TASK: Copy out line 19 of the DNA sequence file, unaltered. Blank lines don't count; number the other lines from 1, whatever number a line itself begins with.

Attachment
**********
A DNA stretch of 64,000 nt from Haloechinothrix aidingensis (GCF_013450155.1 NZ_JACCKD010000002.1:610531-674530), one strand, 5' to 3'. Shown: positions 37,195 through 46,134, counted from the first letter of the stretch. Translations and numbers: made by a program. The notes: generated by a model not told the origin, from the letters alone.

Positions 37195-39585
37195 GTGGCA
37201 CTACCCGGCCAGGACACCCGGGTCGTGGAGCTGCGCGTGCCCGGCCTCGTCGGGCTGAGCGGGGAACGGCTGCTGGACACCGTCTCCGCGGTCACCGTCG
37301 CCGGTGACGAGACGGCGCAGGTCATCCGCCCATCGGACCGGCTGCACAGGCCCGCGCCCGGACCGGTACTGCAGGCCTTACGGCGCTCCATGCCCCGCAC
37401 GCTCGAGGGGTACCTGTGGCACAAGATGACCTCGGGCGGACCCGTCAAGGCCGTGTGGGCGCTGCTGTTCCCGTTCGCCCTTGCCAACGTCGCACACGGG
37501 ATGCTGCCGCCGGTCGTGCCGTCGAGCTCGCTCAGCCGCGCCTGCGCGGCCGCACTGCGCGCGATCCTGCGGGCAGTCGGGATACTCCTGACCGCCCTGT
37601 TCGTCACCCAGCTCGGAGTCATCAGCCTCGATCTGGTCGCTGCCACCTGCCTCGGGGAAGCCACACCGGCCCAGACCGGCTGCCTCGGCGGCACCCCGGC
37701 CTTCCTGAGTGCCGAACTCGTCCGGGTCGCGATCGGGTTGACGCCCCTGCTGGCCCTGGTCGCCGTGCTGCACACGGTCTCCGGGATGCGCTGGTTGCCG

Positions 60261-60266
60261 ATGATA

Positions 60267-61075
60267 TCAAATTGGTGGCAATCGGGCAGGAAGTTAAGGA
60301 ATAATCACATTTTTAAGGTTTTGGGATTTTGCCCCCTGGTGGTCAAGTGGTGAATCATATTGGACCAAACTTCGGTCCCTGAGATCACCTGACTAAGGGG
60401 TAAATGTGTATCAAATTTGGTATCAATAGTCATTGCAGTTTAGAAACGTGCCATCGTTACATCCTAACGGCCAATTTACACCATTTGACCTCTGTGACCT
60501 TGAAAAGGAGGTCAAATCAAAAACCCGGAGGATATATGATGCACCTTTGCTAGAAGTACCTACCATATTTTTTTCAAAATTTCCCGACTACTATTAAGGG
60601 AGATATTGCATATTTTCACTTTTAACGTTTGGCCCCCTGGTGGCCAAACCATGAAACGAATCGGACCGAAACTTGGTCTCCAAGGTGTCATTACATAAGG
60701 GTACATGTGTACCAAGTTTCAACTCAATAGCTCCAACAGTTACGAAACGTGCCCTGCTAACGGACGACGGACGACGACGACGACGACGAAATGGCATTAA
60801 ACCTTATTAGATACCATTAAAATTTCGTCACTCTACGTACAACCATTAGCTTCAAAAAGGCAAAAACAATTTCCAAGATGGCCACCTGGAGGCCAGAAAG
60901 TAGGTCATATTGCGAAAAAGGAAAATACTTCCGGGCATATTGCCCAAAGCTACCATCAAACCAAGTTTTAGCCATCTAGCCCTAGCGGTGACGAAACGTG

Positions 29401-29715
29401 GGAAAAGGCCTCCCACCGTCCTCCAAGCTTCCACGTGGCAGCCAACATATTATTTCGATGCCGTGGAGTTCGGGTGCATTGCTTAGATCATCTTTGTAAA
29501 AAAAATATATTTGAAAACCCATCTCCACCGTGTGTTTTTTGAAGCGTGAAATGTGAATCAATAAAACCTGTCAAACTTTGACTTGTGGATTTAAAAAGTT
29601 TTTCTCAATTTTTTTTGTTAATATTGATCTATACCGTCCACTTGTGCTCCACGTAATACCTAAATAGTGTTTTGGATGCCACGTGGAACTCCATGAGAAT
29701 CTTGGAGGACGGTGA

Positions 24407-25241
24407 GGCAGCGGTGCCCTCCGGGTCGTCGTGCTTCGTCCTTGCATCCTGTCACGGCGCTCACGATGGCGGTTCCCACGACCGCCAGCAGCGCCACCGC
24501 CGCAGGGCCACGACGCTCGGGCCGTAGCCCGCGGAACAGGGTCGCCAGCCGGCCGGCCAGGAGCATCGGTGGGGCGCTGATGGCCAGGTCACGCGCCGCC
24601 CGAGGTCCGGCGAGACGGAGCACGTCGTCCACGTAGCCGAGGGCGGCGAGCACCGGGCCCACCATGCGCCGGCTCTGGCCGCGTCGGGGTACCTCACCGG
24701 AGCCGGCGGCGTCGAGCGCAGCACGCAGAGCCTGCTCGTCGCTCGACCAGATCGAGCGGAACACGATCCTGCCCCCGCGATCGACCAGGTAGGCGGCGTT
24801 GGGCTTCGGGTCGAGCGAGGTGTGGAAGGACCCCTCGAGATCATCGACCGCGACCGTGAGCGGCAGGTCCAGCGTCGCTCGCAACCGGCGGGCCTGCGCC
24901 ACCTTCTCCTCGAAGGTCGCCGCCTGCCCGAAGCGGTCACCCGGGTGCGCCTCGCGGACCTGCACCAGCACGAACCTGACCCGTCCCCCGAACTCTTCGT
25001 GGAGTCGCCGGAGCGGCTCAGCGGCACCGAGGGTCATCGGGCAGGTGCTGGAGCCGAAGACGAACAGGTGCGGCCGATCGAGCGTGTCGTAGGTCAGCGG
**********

60801 ACCTTATTAGATACCATTAAAATTTCGTCACTCTACGTACAACCATTAGCTTCAAAAAGGCAAAAACAATTTCCAAGATGGCCACCTGGAGGCCAGAAAG